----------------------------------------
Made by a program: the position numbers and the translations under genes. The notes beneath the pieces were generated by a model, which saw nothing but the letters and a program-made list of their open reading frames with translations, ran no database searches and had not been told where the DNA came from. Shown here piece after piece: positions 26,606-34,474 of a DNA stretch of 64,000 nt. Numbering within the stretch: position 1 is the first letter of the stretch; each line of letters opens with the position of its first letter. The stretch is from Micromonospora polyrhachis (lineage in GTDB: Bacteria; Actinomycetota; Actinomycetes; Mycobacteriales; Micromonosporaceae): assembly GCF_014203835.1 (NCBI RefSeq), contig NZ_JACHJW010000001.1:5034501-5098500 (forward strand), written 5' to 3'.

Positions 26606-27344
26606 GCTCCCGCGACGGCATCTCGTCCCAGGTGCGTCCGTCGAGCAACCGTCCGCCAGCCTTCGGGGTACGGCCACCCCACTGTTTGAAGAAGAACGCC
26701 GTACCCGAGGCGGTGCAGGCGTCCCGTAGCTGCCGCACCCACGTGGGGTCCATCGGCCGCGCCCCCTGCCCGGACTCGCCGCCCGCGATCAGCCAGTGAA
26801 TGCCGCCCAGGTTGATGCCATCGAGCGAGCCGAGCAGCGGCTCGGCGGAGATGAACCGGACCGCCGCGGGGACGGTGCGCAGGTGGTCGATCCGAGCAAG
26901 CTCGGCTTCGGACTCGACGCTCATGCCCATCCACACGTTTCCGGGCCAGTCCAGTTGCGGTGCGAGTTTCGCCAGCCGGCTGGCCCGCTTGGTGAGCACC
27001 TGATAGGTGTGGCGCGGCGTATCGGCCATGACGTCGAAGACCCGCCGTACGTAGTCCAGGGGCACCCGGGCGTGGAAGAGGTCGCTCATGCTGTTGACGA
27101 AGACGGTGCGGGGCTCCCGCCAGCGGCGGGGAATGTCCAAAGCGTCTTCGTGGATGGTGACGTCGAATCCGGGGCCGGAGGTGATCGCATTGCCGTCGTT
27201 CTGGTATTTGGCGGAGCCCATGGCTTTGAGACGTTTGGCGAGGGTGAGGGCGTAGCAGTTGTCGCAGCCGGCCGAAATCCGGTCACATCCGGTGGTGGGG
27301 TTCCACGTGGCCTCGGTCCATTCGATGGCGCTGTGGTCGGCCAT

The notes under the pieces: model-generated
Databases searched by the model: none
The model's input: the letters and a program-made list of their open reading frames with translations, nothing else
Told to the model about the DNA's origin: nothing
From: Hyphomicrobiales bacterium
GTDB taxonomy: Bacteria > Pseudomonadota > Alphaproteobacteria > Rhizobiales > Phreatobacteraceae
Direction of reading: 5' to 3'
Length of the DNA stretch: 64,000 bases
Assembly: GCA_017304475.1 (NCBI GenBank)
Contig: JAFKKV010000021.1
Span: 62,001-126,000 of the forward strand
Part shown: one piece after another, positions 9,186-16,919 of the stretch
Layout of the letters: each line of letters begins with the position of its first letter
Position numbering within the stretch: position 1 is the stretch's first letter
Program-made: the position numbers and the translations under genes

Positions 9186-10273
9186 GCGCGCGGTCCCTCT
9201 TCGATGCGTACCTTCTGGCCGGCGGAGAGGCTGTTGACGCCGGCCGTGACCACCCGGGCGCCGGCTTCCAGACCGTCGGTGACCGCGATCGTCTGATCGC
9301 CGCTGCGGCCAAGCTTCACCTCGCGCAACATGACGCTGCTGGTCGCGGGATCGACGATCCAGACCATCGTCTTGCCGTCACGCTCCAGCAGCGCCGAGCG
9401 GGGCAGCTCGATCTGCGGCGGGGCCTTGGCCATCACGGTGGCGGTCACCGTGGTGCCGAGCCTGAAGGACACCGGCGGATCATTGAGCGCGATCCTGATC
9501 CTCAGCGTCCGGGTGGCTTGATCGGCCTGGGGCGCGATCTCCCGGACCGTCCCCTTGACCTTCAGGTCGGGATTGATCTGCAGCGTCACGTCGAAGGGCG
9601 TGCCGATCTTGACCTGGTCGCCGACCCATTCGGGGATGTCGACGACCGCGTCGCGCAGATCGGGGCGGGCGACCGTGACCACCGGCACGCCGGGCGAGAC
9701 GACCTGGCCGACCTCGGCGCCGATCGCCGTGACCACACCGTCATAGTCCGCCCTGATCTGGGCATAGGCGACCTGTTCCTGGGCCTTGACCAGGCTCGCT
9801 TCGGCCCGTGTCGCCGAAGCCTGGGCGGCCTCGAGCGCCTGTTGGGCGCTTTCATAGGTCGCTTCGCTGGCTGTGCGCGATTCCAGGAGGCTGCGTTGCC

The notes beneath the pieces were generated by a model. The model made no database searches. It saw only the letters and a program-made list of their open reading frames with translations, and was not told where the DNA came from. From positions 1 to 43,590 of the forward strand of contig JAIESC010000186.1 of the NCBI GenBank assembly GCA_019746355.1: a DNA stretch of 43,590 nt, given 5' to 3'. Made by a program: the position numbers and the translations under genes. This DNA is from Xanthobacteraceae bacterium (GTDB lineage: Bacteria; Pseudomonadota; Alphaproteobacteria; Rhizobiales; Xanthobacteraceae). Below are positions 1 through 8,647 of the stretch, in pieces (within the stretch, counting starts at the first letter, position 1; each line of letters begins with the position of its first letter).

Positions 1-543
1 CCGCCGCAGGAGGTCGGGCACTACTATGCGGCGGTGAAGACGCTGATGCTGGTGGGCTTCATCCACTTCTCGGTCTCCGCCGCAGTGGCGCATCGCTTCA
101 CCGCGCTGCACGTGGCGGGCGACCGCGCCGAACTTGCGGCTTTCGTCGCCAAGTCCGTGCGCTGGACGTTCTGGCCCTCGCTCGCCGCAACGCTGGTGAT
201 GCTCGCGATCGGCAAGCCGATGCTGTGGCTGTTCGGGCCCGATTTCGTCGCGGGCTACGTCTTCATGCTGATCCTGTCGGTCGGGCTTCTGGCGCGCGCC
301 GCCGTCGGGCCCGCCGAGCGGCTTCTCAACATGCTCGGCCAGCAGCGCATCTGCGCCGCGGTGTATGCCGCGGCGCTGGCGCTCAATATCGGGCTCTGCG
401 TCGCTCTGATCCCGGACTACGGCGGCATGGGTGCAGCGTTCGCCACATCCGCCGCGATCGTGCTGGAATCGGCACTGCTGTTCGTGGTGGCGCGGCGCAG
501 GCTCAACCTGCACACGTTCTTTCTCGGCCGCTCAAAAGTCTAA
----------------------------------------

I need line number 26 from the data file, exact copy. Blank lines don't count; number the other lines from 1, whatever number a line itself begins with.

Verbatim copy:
Positions 9186-10273